* * *

So...this is in response to those of you who wanted to know about survivors.

One or two other things in response to the postings I've read:

(1) how can anyone not be stressed if you have a serious life-threatening illness??? Don't beat yourselves up about it; try laughter instead.

(2) Re: first Onc. was brutal; I almost passed out the first - and only - time he did the biopsy. My doc. now is so damned quick...the most painful part is injecting the Novocain! Well, not quite true, but I agree with those folks who can just bear with it for a few minutes and be home. Perhaps because I am single with kids away at college, I've learned not to pamper myself, but it's become no big deal to just get it done with.

And, my biggest issue has been the aftermath of a terrible bout of shingles in 11/95. I have permanent nerve damage and have lots of painful outbreaks...though it's become more manageable thanks to a good doc. who specializes in pain control.

September 2000: Things have been relatively calm since my last update. However, in November 1999, my IgG level began rising, and was soon no longer within the normal range. I was finally able to start Aredia (my oncologist felt that with an IgG under 1000 and stable, he couldn't justify Aredia, despite monthly fights about it).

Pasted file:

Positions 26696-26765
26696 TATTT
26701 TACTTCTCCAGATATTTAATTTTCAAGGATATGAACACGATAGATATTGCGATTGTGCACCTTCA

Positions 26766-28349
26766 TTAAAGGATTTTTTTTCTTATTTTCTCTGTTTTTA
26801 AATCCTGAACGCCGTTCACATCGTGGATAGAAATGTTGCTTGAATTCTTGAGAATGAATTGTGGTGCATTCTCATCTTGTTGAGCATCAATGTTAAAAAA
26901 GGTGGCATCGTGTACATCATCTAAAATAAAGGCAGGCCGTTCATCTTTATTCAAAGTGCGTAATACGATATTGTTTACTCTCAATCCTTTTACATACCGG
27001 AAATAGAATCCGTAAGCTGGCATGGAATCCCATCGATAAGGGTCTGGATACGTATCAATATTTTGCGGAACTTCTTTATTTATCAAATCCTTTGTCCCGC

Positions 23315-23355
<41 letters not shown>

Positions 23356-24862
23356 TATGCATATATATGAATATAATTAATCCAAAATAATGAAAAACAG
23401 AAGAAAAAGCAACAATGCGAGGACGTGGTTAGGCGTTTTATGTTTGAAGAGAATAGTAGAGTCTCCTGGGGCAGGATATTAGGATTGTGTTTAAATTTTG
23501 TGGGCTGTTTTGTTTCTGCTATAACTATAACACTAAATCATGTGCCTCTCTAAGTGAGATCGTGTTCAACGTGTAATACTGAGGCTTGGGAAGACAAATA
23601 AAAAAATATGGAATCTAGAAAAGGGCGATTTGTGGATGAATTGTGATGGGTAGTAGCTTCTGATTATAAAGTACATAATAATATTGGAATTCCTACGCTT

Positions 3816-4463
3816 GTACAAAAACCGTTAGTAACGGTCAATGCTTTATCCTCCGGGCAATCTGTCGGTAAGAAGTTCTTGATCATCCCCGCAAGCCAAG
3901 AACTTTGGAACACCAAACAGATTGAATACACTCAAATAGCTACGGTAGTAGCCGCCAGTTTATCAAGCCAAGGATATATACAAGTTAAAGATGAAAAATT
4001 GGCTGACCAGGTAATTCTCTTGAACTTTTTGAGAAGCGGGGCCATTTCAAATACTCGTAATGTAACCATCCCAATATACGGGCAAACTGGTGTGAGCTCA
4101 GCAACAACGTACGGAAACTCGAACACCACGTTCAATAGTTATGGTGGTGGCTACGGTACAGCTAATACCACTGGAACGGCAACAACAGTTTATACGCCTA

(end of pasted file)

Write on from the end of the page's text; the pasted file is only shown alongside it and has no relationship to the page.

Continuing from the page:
Since November, my counts "bounce." One month, it's 1480, then it's 1660, then it's 1370, then back up to 1680. In September, the counts were 1860; the month before the IgG was 1780. So we are in a holding pattern. All of my other markers show no change; no anemia, platelets good, B2 stable. Our current plan is to re-evaluate when the IgG gets to and remains at 2000. I'd then have another BMB (done in my Onc's office, with minimal discomfort; we crack jokes while he struggles to get through my still strong bones). I'd also have a skeletal survey; perhaps an MRI. If these tests confirm active MM, then we'll discuss treatment options. Or decide to continue watchful waiting. I'll deal with this decision when I need to, but as I write this in early September 2000, it is not today's problem.